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His 1970s redesign of the Minneapolis Tribune is in the books.

Frank Ariss, long-time Twin Cities graphic designer and newspaper redesigner, died Monday, November 3, 2014. He was 76.

A doctoral graduate of the Royal College of Art in London, Ariss came to Minneapolis in 1966 as a visiting professor at the Minneapolis School of Art (now the Minneapolis College of Art and Design). While in town, Frank was asked by the Tribune to “freshen up” the paper’s logo. His holistic approach to design soon encompassed not only the logo, but also the design of the entire paper from front to back, and took into account the news gathering-to-print process: from reporters’ copy entry, linotype keyboarding, and layout of the front page to photo plate processing and delivery truck graphics. Ariss’ 1971 design is noted as a landmark in modern American newspaper design, the first of its kind on this continent. He went on to redesign the San Francisco Examiner, and consulted on a redesign of the Toronto Star.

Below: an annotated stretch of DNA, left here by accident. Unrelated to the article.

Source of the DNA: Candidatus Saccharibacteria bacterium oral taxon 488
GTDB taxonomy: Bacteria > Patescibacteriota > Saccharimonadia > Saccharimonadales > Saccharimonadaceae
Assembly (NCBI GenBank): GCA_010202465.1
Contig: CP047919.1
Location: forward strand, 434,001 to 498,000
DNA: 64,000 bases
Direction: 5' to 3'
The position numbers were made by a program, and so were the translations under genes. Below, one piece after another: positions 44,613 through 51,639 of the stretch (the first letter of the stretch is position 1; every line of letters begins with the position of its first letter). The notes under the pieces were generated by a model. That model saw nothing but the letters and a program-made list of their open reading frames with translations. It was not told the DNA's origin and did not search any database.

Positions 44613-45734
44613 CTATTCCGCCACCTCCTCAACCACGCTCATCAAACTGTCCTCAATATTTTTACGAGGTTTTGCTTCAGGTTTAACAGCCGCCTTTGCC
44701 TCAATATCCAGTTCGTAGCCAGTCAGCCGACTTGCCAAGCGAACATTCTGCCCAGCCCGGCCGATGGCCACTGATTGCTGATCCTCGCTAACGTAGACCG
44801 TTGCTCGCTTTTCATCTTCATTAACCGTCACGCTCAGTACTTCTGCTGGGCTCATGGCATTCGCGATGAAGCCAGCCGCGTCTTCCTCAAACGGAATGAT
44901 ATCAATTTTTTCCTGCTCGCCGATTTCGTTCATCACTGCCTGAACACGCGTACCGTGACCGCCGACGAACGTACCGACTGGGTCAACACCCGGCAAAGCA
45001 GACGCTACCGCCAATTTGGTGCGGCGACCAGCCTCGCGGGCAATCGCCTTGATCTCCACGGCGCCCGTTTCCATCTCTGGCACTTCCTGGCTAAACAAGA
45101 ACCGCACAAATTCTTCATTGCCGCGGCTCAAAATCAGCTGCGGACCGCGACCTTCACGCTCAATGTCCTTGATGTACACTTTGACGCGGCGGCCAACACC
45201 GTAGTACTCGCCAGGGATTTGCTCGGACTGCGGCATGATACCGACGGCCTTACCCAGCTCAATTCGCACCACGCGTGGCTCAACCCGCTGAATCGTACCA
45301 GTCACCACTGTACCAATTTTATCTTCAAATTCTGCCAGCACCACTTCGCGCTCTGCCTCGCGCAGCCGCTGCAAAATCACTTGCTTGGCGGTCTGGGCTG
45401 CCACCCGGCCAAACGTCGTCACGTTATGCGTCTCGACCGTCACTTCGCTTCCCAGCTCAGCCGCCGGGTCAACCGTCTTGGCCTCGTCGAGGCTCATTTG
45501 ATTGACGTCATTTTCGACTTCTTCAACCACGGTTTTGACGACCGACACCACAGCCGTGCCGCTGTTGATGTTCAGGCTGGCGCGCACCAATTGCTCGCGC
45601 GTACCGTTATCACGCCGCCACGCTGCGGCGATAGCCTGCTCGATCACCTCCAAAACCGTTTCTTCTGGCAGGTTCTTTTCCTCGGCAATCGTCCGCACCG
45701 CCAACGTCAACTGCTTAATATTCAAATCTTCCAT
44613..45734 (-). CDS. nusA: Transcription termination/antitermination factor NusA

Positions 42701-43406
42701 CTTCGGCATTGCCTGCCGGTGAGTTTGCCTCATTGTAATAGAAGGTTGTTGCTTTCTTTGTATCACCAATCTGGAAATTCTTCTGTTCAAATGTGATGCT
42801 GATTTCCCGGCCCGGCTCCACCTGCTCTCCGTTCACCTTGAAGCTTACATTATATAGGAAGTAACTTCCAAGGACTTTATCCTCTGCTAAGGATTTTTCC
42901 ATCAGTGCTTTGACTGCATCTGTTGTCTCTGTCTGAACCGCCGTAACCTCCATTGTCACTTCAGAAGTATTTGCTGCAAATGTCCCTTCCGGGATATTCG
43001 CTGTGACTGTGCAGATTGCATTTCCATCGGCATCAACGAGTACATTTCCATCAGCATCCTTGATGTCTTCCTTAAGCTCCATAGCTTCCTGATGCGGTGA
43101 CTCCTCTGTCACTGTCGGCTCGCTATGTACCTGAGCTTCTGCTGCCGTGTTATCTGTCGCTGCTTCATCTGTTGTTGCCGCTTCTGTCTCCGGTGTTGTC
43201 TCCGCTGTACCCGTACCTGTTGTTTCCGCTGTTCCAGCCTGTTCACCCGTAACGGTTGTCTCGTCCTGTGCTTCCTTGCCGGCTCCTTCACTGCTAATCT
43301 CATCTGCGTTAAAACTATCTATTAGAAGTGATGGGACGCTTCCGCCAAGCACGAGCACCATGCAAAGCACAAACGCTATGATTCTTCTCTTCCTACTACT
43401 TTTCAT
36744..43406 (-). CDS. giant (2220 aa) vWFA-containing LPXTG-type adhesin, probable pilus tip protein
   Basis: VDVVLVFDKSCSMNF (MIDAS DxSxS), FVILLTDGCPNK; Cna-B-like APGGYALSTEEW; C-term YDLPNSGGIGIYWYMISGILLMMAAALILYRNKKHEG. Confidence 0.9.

Several years after the Tribune success, Ariss established an active design practice in Minneapolis that included work for local clients such as General Mills, The Guthrie Theater, and 3M, and national and international corporations including AT&T, Jaguar, and the BBC. Work spanned a broad spectrum from corporate reports, signage, exhibitions, greeting cards, and postage stamps—and even included product design for a shoe company.

View samples of his work here.

Post written by Bruce N. Wright, AIGA member, Education Committee member, and contributing writer for AIGA Minnesota.

 

 

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